ELEKTRA by Richard Strauss and Hugo von Hofmannsthal (Canadian Opera Company). At the Four Seasons Centre (145 Queen West). To May 19. $20-$275. 416-363-8231. Rating: NNN Rating: NNN
More than a century after it premiered, Richard Strauss's Elektra can still shock, especially if you think opera is all about lovely arias and impassioned duets.
There's passion in this Sophoclean story of murder and revenge, but it's twisted and gnarly, filled with sarcasm and self-loathing communicated in harsh chords and shrieks of pain.
The Canadian Opera Company's staging, its first since 1996, captures a lot of the work's power, but some casting glitches and a few inconsistencies in the design diminish the wattage.
There's no problem with the title performance, belted out by former COC Brunnhilde Susan Bullock with savage fury and acted with an appropriate mix of mockery and guilt. If her high notes screech rather than soar, and her gentle moments don't quite pierce the heart, that's forgivable. This is one of the toughest roles in all of opera.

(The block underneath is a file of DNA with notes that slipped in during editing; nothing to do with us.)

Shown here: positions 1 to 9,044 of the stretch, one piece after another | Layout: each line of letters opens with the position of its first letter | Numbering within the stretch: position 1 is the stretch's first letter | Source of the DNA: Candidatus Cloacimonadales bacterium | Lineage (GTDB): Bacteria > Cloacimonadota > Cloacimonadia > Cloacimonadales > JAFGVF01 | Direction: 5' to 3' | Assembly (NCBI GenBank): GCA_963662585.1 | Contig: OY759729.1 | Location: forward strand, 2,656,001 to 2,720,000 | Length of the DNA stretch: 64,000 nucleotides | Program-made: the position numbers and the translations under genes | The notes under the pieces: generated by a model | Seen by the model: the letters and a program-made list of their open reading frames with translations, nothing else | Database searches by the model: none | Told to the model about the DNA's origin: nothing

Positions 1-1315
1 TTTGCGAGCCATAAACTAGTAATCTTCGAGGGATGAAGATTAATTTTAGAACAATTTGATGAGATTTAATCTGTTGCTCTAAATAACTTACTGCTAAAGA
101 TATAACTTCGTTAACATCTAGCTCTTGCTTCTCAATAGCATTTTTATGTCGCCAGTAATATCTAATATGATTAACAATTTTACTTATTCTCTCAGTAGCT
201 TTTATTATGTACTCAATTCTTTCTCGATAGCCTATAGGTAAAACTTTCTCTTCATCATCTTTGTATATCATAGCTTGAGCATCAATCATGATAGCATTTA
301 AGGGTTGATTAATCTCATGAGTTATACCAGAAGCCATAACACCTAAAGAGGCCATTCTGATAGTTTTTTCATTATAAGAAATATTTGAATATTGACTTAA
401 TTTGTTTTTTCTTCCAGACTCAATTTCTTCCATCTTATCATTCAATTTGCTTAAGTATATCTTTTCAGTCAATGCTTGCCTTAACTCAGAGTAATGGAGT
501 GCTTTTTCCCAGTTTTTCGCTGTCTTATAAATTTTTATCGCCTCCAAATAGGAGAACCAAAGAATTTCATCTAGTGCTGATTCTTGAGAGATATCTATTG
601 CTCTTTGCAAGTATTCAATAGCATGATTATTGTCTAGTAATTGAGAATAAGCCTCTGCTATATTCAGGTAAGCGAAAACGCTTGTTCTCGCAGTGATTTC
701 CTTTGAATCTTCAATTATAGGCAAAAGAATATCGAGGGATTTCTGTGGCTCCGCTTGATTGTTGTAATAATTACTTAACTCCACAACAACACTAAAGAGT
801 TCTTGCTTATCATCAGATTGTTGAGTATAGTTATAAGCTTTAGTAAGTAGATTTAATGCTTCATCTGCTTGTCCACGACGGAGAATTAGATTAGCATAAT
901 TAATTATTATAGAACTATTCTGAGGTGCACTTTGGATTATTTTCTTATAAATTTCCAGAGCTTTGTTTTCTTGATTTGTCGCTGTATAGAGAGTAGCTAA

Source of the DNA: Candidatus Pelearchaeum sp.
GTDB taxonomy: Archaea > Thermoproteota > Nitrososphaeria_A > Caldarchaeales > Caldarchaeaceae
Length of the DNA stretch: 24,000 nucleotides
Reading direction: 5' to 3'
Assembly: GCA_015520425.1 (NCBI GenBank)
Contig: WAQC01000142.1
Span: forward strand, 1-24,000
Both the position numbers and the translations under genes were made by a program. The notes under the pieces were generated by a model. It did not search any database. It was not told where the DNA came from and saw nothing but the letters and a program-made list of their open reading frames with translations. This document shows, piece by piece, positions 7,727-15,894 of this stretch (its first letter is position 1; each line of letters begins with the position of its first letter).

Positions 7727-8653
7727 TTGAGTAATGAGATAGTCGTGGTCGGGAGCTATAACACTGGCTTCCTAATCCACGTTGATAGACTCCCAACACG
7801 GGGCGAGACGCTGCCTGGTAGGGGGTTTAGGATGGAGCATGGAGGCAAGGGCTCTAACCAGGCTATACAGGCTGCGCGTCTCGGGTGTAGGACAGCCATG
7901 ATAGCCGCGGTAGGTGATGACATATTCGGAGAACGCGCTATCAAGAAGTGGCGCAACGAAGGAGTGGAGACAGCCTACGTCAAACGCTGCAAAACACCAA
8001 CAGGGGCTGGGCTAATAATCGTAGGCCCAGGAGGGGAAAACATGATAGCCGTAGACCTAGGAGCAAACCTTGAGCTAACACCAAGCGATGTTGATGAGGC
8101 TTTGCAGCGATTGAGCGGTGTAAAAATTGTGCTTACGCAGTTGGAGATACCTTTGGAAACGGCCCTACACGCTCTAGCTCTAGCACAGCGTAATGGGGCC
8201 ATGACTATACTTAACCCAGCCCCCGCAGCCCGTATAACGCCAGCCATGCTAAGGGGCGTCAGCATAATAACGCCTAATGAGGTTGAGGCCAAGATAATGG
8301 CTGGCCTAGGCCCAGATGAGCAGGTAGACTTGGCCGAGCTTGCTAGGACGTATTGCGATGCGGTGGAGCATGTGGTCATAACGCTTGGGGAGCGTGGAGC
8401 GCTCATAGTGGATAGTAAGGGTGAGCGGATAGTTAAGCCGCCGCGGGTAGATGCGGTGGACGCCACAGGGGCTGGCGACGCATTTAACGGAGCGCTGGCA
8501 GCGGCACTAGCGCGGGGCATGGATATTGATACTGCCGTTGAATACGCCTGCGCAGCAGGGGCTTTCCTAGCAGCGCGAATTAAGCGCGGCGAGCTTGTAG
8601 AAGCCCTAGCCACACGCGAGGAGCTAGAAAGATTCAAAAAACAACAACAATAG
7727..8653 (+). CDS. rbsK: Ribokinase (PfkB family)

Bullock's scenes with Ewa Podles, as the murderous mom Klytämnestra, are the dramatic high point of the fast-paced 103-minute opera. Podles commands the stage as the self-dramatizing queen, and her low notes grab you by the neck.
That kind of passion is missing from the rest of the cast, who range from competent to forgettable.
Thankfully, there's lots to look at in Derek McLane's expressionistic set, which resembles a neglected child's playroom - appropriate for a work about one of Greek literature's most dysfunctional families.
Unfortunately, some design motifs - like the slaughtered pig in the opening scene - aren't carried through. And director Thomas de Mallet Burgess's use of figures to represent the family before tragedy struck doesn't always resonate.
On the other hand, Thomas C. Hase's lighting design is superb at creating mood, and the orchestra, under Richard Bradshaw, brings out most of the colours of Strauss's complex score. Of all this season's operas, I was most looking forward to hearing this one in the acoustically fine hall. The sound is murderously good.